On Tue, Jul 31, 2012 at 09:44:10AM -0400, Alon Bar-Lev wrote:
Ewoud Kohl van Wijngaarden wrote:
> On Tue, Jul 31, 2012 at 10:09:26AM +0100, Daniel P. Berrange wrote:
> > On Tue, Jul 31, 2012 at 09:18:50AM +0300, Itamar Heim wrote:
> > > On 07/26/2012 05:36 PM, snmishra(a)linux.vnet.ibm.com wrote:
> > > 5.2 novnc websocket server - i see three options
> > >
> > > 5.2.1 extend qemu to do this, so novnc can connect to it directly
> > > like we do today for vnc/spice
> > I don't think this is a desirable approach. One of the nice
> > benefits
> > you gain from using a websocket proxy is that you only need to have
> > one single TCP port exposed to the internet now. If you put
> > websockets
> > in QEMU itself, you'd be stuck with having to open your firewall to
> > allow 100's of ports. With a separate web proxy, you can even make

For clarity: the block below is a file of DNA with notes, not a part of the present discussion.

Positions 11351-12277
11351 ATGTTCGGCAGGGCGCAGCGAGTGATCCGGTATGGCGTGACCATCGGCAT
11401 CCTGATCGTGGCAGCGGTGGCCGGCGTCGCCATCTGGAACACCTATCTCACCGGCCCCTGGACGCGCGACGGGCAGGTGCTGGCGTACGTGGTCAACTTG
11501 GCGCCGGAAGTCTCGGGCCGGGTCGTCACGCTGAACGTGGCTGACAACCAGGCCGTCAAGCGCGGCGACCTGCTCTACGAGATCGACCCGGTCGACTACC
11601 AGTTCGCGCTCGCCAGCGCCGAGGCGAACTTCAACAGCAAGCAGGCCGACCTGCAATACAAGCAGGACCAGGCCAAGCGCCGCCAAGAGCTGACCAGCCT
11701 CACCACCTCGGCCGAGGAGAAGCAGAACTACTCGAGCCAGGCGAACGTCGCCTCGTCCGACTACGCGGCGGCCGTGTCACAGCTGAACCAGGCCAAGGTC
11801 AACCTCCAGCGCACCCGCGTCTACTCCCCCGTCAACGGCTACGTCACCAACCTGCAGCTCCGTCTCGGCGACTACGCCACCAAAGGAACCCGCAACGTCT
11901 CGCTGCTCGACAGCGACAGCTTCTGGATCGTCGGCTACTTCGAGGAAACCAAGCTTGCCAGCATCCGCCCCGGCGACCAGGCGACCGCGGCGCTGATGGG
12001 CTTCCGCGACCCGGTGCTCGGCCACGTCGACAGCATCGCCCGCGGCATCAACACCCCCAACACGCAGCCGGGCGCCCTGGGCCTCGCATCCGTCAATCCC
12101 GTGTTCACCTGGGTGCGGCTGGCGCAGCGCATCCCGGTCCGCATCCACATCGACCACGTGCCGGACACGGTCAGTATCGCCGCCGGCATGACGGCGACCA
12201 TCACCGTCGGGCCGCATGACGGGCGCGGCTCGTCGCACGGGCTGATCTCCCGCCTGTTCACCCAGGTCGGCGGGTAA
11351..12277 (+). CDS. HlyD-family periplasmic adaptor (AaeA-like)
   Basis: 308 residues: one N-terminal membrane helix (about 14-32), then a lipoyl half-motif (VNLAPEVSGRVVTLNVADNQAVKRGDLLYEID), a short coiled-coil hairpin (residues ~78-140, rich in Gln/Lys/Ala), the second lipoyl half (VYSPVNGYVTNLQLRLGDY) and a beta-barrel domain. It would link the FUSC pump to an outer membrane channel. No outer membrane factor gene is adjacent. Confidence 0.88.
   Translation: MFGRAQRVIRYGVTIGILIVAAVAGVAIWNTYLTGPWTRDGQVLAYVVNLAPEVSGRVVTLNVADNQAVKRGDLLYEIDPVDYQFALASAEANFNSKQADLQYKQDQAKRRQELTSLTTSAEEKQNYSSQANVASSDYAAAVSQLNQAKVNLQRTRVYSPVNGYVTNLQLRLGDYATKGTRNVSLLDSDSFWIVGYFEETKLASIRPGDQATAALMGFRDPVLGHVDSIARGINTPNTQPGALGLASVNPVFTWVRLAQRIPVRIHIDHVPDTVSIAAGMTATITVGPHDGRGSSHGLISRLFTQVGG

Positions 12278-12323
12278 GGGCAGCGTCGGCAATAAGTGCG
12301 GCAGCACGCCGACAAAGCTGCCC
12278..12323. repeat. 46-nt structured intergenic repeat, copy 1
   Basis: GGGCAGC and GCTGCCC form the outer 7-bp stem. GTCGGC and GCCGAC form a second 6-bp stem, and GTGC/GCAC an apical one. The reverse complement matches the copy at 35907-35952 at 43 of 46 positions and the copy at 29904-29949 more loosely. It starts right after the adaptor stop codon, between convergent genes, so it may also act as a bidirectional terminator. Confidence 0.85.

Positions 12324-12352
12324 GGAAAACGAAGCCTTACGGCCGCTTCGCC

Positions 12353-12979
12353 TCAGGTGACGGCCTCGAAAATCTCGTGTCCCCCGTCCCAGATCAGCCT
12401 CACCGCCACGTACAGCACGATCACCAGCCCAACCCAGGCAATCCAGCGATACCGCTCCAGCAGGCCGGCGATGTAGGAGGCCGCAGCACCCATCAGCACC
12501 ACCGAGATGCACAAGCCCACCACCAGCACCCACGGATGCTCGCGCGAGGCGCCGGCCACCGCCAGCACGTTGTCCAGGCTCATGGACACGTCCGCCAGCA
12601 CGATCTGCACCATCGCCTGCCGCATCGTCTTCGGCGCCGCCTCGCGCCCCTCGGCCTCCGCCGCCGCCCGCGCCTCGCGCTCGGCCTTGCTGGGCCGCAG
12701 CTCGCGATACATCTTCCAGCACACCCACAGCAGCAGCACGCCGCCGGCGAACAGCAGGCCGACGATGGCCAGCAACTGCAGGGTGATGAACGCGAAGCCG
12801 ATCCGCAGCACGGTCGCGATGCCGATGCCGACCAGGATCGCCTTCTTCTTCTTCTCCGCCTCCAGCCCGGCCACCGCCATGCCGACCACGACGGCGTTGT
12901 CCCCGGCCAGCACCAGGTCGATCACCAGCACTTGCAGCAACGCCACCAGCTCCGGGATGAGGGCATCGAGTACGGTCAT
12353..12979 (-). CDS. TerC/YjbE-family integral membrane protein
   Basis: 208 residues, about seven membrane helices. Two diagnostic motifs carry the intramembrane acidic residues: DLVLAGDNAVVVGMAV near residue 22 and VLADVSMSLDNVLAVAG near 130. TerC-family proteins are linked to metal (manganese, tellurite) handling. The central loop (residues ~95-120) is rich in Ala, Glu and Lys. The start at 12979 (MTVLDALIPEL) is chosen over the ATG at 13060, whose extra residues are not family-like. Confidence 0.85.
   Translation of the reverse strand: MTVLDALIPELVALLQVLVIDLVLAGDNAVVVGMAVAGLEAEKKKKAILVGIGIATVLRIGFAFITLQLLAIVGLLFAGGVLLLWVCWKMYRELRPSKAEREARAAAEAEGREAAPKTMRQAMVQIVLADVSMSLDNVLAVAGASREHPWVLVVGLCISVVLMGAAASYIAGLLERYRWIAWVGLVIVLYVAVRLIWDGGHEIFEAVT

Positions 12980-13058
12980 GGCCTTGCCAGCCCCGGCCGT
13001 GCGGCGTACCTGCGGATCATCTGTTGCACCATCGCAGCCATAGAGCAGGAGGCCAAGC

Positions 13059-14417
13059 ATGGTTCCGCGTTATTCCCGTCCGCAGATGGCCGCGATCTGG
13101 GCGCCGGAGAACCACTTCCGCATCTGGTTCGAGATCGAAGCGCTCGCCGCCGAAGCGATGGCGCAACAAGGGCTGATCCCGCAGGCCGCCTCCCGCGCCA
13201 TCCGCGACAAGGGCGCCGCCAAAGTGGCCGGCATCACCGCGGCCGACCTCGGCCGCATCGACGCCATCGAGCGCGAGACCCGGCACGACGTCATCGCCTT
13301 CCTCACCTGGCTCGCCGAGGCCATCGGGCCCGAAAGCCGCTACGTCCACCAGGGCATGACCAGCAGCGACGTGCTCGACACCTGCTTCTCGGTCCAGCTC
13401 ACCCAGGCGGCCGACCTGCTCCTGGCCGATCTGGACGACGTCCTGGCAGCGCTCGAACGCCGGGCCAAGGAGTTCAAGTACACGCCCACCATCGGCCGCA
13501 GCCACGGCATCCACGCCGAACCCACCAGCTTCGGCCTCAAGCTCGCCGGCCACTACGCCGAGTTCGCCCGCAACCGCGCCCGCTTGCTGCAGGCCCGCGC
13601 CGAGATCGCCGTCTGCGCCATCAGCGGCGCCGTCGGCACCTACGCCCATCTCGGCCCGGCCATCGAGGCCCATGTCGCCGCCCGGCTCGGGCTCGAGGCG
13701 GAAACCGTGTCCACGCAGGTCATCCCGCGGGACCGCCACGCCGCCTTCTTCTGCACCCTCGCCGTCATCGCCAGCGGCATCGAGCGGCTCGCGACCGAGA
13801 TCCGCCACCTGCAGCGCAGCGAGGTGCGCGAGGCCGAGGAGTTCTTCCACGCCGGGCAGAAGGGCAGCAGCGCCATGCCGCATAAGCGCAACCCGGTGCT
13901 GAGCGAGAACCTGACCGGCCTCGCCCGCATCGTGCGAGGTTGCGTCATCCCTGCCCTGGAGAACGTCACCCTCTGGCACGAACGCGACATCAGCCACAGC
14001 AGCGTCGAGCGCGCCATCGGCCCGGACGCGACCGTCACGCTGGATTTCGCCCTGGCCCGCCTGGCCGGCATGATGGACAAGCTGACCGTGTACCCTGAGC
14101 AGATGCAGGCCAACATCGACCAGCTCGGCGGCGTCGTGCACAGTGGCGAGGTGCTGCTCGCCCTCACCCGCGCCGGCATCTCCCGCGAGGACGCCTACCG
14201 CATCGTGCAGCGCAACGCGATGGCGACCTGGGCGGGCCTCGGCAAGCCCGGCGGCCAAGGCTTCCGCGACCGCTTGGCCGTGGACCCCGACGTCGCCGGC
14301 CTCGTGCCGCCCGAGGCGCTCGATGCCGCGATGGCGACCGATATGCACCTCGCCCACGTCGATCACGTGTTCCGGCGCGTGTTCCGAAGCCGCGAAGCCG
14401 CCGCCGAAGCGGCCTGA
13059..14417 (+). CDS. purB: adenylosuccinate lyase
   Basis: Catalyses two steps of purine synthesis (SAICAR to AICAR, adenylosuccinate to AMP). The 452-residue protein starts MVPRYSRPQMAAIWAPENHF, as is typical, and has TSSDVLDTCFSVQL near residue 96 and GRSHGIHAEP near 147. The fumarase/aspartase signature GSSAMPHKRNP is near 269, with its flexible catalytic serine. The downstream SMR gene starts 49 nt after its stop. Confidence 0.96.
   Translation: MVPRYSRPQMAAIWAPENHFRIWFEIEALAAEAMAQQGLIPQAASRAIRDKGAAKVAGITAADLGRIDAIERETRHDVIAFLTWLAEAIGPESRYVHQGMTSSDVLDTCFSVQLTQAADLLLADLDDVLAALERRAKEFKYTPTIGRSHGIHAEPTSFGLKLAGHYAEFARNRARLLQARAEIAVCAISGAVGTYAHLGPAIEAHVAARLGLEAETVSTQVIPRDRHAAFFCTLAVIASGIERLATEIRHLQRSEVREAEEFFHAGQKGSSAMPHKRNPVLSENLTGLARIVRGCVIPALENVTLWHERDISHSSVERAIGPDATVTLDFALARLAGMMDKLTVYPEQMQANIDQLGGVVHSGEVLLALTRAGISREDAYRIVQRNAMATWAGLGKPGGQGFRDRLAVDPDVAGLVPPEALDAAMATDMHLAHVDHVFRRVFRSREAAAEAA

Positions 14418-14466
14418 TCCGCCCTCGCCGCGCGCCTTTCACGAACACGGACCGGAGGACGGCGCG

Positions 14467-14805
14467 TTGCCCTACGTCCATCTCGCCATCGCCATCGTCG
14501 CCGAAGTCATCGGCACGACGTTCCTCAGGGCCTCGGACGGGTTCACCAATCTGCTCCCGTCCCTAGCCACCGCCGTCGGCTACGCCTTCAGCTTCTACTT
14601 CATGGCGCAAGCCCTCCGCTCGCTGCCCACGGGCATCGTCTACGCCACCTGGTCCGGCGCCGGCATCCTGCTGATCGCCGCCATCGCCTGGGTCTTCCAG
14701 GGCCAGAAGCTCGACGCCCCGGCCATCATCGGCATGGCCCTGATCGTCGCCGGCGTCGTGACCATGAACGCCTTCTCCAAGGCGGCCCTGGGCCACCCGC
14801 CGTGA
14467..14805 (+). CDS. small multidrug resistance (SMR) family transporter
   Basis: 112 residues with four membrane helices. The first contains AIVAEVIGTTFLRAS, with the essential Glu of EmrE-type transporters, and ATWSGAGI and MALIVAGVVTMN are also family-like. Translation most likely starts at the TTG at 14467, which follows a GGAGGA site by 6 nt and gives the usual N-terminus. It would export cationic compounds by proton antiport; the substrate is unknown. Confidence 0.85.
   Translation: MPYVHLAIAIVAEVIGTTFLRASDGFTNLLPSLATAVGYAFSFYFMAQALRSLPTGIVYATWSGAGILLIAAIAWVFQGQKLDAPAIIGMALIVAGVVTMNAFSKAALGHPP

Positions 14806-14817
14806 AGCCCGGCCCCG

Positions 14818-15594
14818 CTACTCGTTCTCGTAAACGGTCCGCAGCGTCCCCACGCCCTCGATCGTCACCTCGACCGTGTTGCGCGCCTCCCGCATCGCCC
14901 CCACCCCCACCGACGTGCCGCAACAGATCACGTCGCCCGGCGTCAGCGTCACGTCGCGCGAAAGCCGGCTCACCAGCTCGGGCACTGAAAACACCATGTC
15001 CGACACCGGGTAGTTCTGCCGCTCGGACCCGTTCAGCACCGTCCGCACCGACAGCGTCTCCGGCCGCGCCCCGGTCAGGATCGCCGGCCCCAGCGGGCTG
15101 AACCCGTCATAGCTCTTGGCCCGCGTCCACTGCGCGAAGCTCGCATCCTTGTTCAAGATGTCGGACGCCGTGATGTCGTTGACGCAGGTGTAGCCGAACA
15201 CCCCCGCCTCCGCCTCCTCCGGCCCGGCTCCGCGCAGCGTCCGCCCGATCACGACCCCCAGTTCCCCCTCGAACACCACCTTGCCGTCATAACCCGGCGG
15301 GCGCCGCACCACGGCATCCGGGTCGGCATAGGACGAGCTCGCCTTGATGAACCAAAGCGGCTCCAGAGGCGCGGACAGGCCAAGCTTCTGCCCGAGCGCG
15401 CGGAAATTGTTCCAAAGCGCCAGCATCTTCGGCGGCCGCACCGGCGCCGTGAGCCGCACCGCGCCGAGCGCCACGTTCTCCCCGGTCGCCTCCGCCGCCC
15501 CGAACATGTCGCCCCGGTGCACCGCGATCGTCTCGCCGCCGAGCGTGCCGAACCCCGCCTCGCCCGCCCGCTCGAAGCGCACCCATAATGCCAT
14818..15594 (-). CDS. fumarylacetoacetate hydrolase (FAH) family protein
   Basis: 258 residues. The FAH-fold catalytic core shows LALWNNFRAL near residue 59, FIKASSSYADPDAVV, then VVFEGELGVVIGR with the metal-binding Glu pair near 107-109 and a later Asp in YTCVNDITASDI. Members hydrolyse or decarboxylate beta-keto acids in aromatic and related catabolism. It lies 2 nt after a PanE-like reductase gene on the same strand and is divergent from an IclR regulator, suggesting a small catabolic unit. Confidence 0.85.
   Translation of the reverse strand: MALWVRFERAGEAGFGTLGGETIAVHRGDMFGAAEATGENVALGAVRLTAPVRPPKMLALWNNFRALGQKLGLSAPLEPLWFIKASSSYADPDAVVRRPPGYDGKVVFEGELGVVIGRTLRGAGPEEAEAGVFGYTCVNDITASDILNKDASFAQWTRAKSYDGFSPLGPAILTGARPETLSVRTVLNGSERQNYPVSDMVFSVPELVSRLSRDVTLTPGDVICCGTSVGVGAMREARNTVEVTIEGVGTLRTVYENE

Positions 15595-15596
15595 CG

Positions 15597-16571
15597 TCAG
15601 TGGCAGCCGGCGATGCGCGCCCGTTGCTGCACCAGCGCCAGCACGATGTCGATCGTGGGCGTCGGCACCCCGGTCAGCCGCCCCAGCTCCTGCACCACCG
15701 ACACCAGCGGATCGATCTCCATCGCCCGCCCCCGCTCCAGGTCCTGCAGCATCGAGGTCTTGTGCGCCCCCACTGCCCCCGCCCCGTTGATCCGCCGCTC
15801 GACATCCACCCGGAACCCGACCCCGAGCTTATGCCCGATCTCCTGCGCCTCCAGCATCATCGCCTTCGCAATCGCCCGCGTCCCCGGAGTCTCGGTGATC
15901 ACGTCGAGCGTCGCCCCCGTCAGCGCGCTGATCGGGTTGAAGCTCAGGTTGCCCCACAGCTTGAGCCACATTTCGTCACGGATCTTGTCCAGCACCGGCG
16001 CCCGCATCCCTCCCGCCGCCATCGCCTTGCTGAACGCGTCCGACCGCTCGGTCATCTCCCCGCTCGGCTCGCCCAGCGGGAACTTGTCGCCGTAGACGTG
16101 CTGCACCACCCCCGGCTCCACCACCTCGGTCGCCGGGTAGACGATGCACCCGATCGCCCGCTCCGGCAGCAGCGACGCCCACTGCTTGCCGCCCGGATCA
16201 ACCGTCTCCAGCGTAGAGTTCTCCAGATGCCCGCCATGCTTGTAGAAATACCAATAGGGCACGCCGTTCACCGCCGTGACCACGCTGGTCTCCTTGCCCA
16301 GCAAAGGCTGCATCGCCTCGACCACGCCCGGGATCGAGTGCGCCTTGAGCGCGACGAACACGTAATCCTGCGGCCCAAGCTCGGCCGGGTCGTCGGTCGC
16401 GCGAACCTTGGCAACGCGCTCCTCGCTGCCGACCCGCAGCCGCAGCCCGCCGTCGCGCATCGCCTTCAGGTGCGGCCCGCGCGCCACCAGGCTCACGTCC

> > each QEMU server now use a local UNIX socket for their VNC server,
> > since only the proxy needs to be able to connect. This means that
> > the VNC server would no longer be exposed to random local user
> > access too.
> Another benefit of a proxy is that you can run it in a DMZ and not
> to expose all your virtualization hosts to the internet.
But this way you do expose them :)
Since I've worked with VNCAuthProxy I'll explain how that works.
First of all it listens on a control port. This can be inside the
firewall and has a simple JSON-based protocol. On this control port you
can ask it to open a connection on port X to virt-host.example.org:Y.
can also be behind the firewall and now only port
X is exposed to the internet.